The Strokes’ sophomore album Room on Fire turns 20

Few albums sent waves through the music scene as The Strokes’ debut album Is This It. The short, frantic album composed of rhythmic guitars, driving basslines, and drum patterns alongside the unmistakable gritty vocals of Julian Casablancas crashed onto the scene in 2001. It instantly made the band a massive success. There was a timeless nature to them as they draw inspiration from the Doors and The Velvet Underground, yet something that was so of the moment in it. It made a name for them undoubtedly, being among the first to rise out of the 2000s rock scene alongside The Yeah, Yeah, Yeahs, The Mouldy Peaches, and The White Stripes. However, the question arises: how do you follow up such an album, with the hefty expectations of having an era-defining album as your debut?

The early work of The Strokes is so catchy and appealing that it’s hard to critique

The answer is Room on Fire. Produced by Gordon Raphael, best known for his work with Radiohead, the album is everything that would be expected from an album by The Strokes but notably more laid back than their previous album. The band deliver a similar turnout to their last album as they craft songs around the same features that defined their previous work – prominent guitars and gritty vocals are present all but in a notably more casual form of delivery. Not that this form of delivery should be seen as a slight against the band, as a contemporary Pitchfork review stated, “The Strokes seem almost pathologically unable to write a song that isn’t immediately catchy”.

A clear example of this is the song ‘12:51’-a song that details the escapades of a guy who is flirting with a girl and that she should “kiss me now that I’m older / I won’t try to control you” set to twinging lead guitar and a repetitive drum pattern. There’s a familiarity to it, listening to Casablancas detail this night – maybe it sounds like the last album or maybe it sounds like a song you heard years ago, either way, you don’t really mind. The early work of The Strokes is so catchy and appealing that it’s hard to critique even when it seems so similar to what they just released. ‘You talk way too much’ operates in the same vein as ‘Alone, together’ or ‘New York City Cops’ as Casablancas cries that “you talk way too much / It’s only the end” about a girl he’s with and clearly likes but is also slightly aggravated by set to all the elements that would define The Strokes musical output in the early days out of their career.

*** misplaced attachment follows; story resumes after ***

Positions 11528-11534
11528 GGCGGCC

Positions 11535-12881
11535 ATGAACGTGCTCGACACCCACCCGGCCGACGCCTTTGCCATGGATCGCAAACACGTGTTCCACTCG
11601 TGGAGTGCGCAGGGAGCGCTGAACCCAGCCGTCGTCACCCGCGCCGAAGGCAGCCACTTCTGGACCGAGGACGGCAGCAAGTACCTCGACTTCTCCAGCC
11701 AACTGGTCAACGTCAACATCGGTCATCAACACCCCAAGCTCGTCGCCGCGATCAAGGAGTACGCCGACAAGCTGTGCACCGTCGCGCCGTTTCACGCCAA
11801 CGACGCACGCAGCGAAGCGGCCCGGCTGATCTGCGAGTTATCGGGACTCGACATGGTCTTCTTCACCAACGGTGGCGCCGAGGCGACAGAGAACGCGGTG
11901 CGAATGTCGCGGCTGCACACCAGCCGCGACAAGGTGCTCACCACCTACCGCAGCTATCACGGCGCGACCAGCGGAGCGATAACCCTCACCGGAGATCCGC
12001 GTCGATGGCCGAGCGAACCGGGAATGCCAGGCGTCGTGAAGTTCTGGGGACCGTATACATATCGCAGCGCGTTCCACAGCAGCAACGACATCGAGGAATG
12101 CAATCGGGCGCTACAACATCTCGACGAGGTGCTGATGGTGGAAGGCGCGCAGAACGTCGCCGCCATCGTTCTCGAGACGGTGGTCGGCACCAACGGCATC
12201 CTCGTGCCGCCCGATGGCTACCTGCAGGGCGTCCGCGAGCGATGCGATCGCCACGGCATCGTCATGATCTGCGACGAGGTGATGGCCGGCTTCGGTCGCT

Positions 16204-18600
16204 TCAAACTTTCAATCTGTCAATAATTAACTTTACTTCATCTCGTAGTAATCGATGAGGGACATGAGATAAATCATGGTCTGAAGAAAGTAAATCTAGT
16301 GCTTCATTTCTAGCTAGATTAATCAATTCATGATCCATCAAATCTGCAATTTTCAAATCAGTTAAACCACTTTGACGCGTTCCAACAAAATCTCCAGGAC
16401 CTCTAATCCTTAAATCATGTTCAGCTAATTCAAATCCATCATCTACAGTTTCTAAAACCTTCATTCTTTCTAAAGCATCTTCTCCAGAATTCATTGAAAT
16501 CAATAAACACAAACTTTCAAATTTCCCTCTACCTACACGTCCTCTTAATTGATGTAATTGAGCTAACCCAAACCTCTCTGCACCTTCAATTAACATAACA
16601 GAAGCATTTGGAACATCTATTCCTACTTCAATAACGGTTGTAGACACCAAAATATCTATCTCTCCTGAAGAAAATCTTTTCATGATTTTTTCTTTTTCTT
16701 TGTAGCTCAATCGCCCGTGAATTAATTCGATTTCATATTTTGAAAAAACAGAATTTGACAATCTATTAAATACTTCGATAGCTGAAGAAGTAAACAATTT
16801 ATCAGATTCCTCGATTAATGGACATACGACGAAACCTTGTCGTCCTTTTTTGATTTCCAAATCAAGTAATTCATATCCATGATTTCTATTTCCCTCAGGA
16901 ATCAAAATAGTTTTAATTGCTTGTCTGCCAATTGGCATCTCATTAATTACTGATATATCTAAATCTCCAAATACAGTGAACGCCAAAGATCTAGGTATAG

It has managed to stand the test of time

A clear standout on the album is the song ‘Reptilia’. It is where the album really comes alive amongst the more laidback songs. The drums are fast and moving, accompanied by a driving bassline alongside it. Casablancas manages to articulate the concept of ‘Reptilia’, the part of the brain that deals with simple emotions like love and hate, as he details a complex relationship with a girl and relying on drugs and alcohol in the New York music scene. This sentiment is most clearly embodied by him screeching the line “the room is on fire as she’s fixing her hair”, which blends the despair that is gripping him alongside an appreciation for the mundane things he loves about this girl. However, despite the strengths of all the different elements of the song, it is all underpinned by the power of the guitar riff. The song’s solo allows it to display all its power as these flurrying chords ascend and descend over and over in a truly magnetic manner. This guitar sits at the centre of the song and underpins all its capabilities as it marks ‘Reptilia’ as one of the best songs on the album, if not in The Strokes’ entire discography.

Whilst Room on Fire doesn’t reinvent the genre or The Strokes’ image as a band, it manages to deliver a strong album of early 2000s indie rock. It has managed to stand the test of time, particularly in comparison to its contemporaries. The album is short and engaging, delivering all of the key elements that made The Strokes the adored band they are in a slightly more laid-back manner than their hectic first album. Sure, it’s a bit derivative of their earlier work but when what you are drawing inspiration from is an album like Is This It, that doesn’t seem like much of a concern as you allow yourself to enjoy the album.

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